This mental stimulation is what increases focus and attention span in the user. The FDA permitted treatments for Modafinil include extreme sleepiness and shift work disorder. It can also get prescribed for narcolepsy, and obstructive sleep apnea. Modafinil is not FDA approved for the treatment of ADHD. Yet, many medical professionals feel it is a suitable Adderall alternative.
Some data suggest that cognitive enhancers do improve some types of learning and memory, but many other data say these substances have no effect. The strongest evidence for these substances is for the improvement of cognitive function in people with brain injury or disease (for example, Alzheimer's disease and traumatic brain injury). Although "popular" books and companies that sell smart drugs will try to convince you that these drugs work, the evidence for any significant effects of these substances in normal people is weak. There are also important side-effects that must be considered. Many of these substances affect neurotransmitter systems in the central nervous system. The effects of these chemicals on neurological function and behavior is unknown. Moreover, the long-term safety of these substances has not been adequately tested. Also, some substances will interact with other substances. A substance such as the herb ma-huang may be dangerous if a person stops taking it suddenly; it can also cause heart attacks, stroke, and sudden death. Finally, it is important to remember that products labeled as "natural" do not make them "safe."
Like caffeine, nicotine tolerates rapidly and addiction can develop, after which the apparent performance boosts may only represent a return to baseline after withdrawal; so nicotine as a stimulant should be used judiciously, perhaps roughly as frequent as modafinil. Another problem is that nicotine has a half-life of merely 1-2 hours, making regular dosing a requirement. There is also some elevated heart-rate/blood-pressure often associated with nicotine, which may be a concern. (Possible alternatives to nicotine include cytisine, 2’-methylnicotine, GTS-21, galantamine, Varenicline, WAY-317,538, EVP-6124, and Wellbutrin, but none have emerged as clearly superior.)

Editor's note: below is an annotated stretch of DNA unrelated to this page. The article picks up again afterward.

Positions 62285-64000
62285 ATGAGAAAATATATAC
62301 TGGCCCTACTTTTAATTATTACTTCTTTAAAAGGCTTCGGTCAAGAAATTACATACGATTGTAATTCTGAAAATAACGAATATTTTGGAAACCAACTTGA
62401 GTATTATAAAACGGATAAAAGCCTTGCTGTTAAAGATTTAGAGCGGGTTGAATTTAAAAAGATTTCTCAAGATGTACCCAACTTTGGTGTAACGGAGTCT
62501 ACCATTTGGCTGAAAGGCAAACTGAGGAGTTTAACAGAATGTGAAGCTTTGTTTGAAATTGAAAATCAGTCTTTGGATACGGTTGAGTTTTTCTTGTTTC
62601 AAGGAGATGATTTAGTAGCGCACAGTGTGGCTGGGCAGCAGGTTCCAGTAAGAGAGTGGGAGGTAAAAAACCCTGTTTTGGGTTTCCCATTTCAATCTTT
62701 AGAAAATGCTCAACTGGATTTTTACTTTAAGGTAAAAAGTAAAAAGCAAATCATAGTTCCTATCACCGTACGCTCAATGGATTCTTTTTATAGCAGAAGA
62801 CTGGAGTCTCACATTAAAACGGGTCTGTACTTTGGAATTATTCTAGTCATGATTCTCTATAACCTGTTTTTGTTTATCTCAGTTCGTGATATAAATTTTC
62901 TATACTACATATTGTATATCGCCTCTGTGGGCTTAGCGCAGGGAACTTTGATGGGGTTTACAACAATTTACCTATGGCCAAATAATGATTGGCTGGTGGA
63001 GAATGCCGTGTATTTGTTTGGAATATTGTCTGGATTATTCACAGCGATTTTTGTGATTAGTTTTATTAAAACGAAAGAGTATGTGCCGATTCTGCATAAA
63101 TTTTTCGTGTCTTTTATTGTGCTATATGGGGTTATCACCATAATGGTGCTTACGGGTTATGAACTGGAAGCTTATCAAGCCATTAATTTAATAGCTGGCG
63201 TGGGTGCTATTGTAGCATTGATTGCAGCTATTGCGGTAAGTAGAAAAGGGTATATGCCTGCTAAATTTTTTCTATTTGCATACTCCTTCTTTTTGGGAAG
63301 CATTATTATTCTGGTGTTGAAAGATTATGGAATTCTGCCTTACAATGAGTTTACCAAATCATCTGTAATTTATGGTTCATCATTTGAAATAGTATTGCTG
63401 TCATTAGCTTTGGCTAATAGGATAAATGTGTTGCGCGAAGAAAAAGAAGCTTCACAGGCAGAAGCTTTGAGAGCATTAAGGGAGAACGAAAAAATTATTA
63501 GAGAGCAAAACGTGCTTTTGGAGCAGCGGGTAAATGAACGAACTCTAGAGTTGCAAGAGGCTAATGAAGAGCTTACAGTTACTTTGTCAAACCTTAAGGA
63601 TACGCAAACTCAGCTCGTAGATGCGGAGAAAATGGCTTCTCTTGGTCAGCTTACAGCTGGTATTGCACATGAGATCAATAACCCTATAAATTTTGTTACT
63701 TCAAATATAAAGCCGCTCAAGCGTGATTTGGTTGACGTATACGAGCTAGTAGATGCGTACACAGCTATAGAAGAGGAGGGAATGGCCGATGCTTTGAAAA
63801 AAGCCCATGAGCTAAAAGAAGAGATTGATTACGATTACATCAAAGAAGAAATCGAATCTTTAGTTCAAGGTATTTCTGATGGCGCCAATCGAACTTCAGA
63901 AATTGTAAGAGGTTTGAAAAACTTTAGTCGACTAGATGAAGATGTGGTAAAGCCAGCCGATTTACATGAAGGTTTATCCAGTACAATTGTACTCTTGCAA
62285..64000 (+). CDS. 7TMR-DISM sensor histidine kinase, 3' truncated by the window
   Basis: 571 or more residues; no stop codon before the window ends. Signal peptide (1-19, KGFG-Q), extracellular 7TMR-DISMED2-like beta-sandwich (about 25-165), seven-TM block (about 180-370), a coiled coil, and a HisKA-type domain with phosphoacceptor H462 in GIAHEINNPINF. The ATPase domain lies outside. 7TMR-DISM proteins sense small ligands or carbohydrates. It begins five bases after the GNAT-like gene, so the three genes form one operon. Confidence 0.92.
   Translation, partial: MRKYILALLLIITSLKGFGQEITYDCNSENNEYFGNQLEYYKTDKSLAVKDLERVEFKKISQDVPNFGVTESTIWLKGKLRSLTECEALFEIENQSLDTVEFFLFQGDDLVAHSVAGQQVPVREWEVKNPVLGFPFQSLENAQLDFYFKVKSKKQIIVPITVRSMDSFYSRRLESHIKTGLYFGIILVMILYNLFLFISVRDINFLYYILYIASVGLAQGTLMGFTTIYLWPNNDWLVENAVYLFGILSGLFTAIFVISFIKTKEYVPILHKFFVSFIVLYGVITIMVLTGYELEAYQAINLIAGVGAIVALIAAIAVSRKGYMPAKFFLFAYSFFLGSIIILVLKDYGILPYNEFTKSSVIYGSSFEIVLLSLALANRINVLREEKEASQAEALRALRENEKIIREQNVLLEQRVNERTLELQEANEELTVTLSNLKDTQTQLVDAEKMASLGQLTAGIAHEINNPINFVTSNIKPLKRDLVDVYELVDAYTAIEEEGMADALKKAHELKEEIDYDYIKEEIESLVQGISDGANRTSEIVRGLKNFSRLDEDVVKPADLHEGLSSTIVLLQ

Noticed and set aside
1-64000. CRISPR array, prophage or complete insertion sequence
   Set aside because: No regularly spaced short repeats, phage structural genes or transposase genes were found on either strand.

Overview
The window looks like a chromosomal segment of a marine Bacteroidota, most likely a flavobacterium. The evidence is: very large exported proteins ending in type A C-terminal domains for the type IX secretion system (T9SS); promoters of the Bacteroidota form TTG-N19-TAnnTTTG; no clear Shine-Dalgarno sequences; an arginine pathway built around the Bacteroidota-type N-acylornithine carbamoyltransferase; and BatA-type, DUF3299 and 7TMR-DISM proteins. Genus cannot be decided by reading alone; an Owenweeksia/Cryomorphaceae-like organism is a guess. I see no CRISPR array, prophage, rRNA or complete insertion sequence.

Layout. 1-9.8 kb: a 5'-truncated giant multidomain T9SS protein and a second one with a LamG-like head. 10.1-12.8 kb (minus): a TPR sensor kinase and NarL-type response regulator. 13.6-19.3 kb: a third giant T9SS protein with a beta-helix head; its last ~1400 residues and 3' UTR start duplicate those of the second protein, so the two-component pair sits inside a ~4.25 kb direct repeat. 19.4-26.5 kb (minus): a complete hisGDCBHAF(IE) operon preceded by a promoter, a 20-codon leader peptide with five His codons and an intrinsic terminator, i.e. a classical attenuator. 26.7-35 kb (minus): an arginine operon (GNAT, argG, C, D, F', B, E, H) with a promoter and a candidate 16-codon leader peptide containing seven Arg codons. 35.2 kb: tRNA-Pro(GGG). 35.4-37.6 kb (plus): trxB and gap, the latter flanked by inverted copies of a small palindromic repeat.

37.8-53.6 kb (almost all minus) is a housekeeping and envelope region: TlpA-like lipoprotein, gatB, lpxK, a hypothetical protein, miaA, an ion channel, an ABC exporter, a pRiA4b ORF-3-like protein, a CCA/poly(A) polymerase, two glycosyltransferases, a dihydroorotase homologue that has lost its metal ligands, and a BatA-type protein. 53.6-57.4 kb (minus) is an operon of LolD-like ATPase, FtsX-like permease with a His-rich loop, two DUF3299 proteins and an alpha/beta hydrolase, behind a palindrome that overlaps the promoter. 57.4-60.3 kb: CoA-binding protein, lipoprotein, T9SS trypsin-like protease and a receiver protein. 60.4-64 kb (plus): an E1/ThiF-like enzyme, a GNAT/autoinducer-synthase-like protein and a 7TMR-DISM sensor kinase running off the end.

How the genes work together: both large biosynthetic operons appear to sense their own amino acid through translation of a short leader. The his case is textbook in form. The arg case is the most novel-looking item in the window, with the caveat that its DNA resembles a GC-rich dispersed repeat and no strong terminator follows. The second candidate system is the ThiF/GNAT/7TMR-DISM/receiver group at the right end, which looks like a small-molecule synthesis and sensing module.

The Defense Department reports rely on data collected by the private real estate firms that operate base housing in partnership with military branches. The companies' compensation is partly determined by the results of resident satisfaction surveys. I had to re-read this sentence like 5 times to make sure I understood it correctly. I just can't even. Seriously, in what universe did anyone think that this would be a good idea?
As professionals and aging baby boomers alike become more interested in enhancing their own brain power (either to achieve more in a workday or to stave off cognitive decline), a huge market has sprung up for nonprescription nootropic supplements. These products don’t convince Sahakian: “As a clinician scientist, I am interested in evidence-based cognitive enhancement,” she says. “Many companies produce supplements, but few, if any, have double-blind, placebo-controlled studies to show that these supplements are cognitive enhancers.” Plus, supplements aren’t regulated by the U.S. Food and Drug Administration (FDA), so consumers don’t have that assurance as to exactly what they are getting. Check out these 15 memory exercises proven to keep your brain sharp.
Smart Pill is a dietary supplement that blends vitamins, amino acids, and herbal extracts to sustain mental alertness, memory and concentration. One of the ingredients used in this formula is Vitamin B-1, also known as Thiamine, which sustains almost all functions present in the body, but plays a key role in brain health and function. A deficiency of this vitamin can lead to several neurological function problems. The most common use of Thiamine is to improve brain function; it acts as a neurotransmitter helping the brain prevent learning and memory disorders; it also provides help with mood disorders and offers stress relief.
Take quarter at midnight, another quarter at 2 AM. Night runs reasonably well once I remember to eat a lot of food (I finish a big editing task I had put off for weeks), but the apathy kicks in early around 4 AM so I gave up and watched Scott Pilgrim vs. the World, finishing around 6 AM. I then read until it’s time to go to a big shotgun club function, which occupies the rest of the morning and afternoon; I had nothing to do much of the time and napped very poorly on occasion. By the time we got back at 4 PM, the apathy was completely gone and I started some modafinil research with gusto (interrupted by going to see Puss in Boots). That night: Zeo recorded 8:30 of sleep, gap of about 1:50 in the recording, figure 10:10 total sleep; following night, 8:33; third night, 8:47; fourth, 8:20 (▇▁▁▁).
SOURCES: Marvin Hausman, MD, CEO, Axonyx Inc. Axel Unterbeck, PhD, president, chief scientific officer, Memory Pharmaceuticals. Martha Farah, PhD, professor, department of psychiatry, University of Pennsylvania. Howard Gardner, PhD, Hobbs Professor of Education and Cognition, Harvard Graduate School of Education. Nature Reviews Neuroscience, May 2004. Neurology, July 2002. Alzheimer's Association.